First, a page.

Years went by and I became a musician. By the time two years have passed since I joined my first band, the band not only had played gigs around Kyoto but also had made guest appearances and had our songs played on local radio shows from time to time. We had made some connections with music producers who came down to the western part of Japan from Tokyo as judges for some live contests. However, our progress was limited because all the major music labels of Japan were based in Tokyo. My partner and I began to consider moving our base to Tokyo as we were geographically too far off to make a career in music.

Moving to Tokyo was a big deal to me. While I seldom attended, it meant I would quit college once and for all. As a much more serious matter, an old Japanese custom didn’t allow a successor of the family, that was me, to leave home. For me, leaving home meant abandoning my family and all the privileges. Although it seemed crazy to throw away everything when I had no idea how to live on as a musician in Tokyo, I felt living there would be better than staying in my family’s home for the rest of my life. I preferred eating hamburgers and french fries from McDonald’s to eating home-grown vegetables from my family’s fields every single day. I knew it wouldn’t be healthy, but at least I would be able to eat what I chose, when I wanted. To sum up, moving to Tokyo was all about freedom. I was more than willing to jump into the free world where I would make all choices by myself instead of the old fixed rules and customs.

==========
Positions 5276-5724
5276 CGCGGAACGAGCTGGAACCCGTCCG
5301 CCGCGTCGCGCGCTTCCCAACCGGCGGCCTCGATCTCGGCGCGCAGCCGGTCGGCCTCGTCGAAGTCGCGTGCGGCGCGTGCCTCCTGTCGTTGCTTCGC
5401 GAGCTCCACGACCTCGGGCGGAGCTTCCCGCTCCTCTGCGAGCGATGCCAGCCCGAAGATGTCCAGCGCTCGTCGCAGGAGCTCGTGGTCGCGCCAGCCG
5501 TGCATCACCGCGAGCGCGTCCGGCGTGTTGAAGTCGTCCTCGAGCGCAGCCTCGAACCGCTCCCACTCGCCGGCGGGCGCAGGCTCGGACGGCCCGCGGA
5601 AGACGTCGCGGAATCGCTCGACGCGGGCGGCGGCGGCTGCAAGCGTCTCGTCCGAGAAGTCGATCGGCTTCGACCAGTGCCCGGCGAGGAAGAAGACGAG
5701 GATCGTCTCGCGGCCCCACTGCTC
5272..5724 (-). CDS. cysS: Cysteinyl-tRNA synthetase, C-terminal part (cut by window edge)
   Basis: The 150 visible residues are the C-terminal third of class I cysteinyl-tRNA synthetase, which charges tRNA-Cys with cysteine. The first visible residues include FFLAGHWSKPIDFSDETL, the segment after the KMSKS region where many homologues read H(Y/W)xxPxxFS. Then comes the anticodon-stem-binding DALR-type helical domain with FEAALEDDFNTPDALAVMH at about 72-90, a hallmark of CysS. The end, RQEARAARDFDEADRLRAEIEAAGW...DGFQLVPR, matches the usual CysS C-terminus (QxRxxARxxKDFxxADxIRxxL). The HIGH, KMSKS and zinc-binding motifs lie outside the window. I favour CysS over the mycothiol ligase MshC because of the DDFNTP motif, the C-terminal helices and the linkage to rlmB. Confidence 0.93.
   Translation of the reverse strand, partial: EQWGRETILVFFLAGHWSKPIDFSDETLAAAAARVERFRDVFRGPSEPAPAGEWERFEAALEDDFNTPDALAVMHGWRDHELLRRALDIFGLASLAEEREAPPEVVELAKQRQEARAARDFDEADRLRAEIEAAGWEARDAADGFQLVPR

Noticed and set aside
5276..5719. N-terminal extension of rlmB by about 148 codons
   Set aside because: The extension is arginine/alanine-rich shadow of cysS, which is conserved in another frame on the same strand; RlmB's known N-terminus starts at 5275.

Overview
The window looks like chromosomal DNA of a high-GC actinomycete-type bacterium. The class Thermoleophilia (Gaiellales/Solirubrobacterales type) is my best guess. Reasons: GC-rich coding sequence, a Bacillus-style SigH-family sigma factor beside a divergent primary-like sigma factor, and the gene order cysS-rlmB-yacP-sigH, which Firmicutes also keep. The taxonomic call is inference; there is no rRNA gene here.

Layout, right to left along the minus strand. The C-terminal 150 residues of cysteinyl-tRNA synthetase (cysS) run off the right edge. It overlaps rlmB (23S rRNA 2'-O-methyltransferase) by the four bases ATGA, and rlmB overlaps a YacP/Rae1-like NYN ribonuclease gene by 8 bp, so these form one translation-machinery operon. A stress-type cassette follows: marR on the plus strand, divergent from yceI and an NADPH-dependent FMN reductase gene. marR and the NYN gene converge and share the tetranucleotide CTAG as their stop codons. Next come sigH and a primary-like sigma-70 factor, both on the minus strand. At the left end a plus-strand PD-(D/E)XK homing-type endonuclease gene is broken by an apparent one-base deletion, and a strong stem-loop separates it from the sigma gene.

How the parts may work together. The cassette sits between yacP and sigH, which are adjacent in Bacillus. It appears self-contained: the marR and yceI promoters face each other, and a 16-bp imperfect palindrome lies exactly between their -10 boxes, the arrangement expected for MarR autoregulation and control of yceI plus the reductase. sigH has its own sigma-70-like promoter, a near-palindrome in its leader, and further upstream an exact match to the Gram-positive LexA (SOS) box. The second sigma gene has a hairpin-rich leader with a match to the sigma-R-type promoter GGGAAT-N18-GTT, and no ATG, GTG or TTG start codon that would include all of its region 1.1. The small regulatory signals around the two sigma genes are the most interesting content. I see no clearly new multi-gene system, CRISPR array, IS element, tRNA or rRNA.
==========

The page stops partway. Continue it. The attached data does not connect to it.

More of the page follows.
Oddly enough, things went unexpectedly smoothly once I made up my mind to move to Tokyo. Various kinds of obstructions that had been seemingly difficult to be cleared resolved themselves almost magically. The moving day arrived sooner than I had imagined.